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I am amazed that writing books can still teach me anything. But they do. I’ve been reading two of them lately: “Nail Your Novel” by Roz Morris and “Several short sentences about writing” by Verlyn Klinkenborg.

“Nail Your Novel” has given me a technique to get past the mulling phase of a novel. That phase during which the basic story ideas keep rolling through my head without going any further. Morris suggests making notes about the novel, whatever comes to mind. These notes are tucked in a box (I have a small carved wood hinged one) until they build up into a significant pile. I’m assuming I’ll know when I’ve got enough.

The notes are then sorted by theme, plot, characters, and scenes, and consolidated onto index cards. The writer organizes the index cards to create an overall outline or plan for writing.

The beauty of the notes is that if thoughts about the novel are repetitious, there’s no need to sort through the notes to see if one has already been written. Merely write a new note and throw it in the box. While Morris doesn’t say anything about the amount of repetition among notes, I’d venture to guess that whatever thoughts recur often point to something important the writer wants to convey in the novel.

“Several short sentences about writing” examines writing at the level of sentences. Klinkenborg makes a number of points that I haven’t seen in other writing books. He says that writing students aren’t taught to notice things. It’s this noticing and claiming the authority to write about what is noticed that is important in writing.

Instead, students are taught a stultifying form of writing “that [has] almost nothing to do with real communication” (pg. 30) and leads to boredom. You know the format: An introductory paragraph, three supporting paragraphs, and a conclusion that restates the three supporting points and ideally links back to the introduction. Because, naturally, the reader is too stupid to remember three simple points without having them reiterated in the final paragraph.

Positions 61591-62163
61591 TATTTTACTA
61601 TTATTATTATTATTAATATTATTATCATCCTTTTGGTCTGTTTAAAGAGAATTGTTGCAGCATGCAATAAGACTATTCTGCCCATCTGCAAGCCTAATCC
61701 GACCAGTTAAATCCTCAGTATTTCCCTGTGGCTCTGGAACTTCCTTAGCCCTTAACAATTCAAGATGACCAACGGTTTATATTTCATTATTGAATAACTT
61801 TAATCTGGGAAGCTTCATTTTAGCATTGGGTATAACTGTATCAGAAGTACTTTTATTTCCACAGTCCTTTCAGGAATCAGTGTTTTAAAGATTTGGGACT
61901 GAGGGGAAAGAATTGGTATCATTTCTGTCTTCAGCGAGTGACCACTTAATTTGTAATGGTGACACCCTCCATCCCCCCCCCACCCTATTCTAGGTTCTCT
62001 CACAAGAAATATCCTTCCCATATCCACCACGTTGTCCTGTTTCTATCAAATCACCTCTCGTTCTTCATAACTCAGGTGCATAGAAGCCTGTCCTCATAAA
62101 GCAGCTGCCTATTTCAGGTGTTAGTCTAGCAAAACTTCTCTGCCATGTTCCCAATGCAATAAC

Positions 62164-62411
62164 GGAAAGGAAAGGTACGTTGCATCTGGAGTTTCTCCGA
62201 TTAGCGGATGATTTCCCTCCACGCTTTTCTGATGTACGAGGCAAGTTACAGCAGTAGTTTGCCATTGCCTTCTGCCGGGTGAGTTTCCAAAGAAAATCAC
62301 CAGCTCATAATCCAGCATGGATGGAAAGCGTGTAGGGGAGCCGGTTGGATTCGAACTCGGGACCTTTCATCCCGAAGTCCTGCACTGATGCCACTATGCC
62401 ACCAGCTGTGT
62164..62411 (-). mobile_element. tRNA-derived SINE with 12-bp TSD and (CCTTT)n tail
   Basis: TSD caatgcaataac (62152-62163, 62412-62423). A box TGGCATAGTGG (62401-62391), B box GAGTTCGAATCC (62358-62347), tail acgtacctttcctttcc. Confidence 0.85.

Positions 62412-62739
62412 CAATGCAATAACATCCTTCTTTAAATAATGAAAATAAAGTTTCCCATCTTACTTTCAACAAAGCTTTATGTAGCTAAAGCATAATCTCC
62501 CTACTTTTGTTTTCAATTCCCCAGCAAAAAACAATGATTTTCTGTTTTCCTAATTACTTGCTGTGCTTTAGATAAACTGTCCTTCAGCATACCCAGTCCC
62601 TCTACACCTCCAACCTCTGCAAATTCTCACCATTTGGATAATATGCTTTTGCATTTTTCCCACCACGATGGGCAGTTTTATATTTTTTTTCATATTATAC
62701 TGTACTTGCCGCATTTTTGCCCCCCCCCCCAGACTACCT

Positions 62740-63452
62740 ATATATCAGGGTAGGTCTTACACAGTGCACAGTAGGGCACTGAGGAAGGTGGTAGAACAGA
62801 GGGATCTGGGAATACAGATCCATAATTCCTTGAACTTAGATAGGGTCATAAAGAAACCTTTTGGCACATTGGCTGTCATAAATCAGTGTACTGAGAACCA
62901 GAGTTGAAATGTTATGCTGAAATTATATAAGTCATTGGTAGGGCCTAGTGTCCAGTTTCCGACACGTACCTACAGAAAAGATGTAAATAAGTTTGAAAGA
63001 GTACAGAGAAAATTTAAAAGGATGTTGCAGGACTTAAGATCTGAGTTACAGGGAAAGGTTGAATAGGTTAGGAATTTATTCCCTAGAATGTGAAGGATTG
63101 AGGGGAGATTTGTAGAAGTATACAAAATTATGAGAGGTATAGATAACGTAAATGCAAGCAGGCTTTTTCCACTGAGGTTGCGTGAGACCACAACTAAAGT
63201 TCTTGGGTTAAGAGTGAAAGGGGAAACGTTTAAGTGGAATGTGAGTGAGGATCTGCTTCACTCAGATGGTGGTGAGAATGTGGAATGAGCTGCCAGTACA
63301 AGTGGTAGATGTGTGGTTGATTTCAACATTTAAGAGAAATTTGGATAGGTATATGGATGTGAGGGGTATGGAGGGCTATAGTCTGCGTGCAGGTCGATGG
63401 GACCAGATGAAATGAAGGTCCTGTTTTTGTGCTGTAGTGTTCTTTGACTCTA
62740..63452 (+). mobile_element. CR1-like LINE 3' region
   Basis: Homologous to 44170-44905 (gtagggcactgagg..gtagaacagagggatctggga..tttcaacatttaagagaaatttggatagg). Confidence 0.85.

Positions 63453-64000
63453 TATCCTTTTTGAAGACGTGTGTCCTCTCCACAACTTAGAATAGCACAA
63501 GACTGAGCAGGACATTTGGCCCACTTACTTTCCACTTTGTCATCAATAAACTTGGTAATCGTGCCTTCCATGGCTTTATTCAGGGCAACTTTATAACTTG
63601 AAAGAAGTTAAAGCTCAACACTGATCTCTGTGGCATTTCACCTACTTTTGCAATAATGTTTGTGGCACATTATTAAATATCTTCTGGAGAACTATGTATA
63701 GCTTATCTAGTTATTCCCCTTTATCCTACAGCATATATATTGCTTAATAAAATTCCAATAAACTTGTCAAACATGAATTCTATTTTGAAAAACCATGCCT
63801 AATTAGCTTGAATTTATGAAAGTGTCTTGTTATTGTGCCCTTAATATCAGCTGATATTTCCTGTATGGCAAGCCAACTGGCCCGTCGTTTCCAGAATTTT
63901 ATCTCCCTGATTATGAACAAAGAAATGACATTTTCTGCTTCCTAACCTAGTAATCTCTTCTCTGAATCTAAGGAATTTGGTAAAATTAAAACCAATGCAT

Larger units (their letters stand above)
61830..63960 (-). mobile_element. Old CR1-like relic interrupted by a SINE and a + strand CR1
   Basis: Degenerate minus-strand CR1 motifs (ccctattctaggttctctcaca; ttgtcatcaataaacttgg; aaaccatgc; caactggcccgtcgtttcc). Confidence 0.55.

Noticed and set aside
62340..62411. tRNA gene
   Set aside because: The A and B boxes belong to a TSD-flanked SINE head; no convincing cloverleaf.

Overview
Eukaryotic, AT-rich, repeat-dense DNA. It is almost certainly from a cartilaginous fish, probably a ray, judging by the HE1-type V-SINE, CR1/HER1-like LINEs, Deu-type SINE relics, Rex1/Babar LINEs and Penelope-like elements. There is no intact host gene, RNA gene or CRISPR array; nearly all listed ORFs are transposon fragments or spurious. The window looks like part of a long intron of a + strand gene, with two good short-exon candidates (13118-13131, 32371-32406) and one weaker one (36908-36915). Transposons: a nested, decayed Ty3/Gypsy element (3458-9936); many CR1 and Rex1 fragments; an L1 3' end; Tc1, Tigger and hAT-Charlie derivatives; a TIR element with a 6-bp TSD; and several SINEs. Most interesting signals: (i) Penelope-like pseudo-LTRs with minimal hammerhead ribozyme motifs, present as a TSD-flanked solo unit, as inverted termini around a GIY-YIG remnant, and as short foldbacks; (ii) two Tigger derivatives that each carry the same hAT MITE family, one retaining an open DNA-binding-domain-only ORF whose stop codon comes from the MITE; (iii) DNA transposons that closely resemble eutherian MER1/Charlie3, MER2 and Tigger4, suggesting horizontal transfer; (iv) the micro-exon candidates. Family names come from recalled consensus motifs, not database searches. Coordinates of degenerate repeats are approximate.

Not only is this form of writing dreadful for students (and must be unlearned as quickly as possible), it has to be horrendous for teachers to read year after year.

Klinkenborg eschews the notion of writer’s block, telling writers not to get caught up in the idea that writing must come naturally or be inspired or is dependent on particular conditions. “Learn to write anywhere, at any time, in any conditions, with anything, starting from nowhere. All you really need is your head, the one indispensable requirement.” (pg. 80)

At one point, Klinkenborg suggests thinking and thinking and thinking of sentences, rather than writing them down. My immediate reaction to this is, “Are you nuts?” There’s no way I can remember several sentences floating about my head. It’s hard enough to keep one in mind, a feat I can only manage if I repeat the thing over and over until I get to a piece of paper.

Yet, how else do I explain how an article I’ve been thinking about for days or weeks manages to appear quickly and well-formed once I set it on the page? The thinking is the writing, with the physical act of writing an important formality in the process.

“Several short sentences about writing” is one of those books that begs to be reread. It’s deep. There are parts I silently argued with. Points that shifted as I read more.

They layout makes the text look like poetry. It also invites dipping in at random.

The line that stopped me short is this one: “The piece you’re writing is about what you find in the piece you’re writing.” (pg. 110)

Think about that one for a while. I will.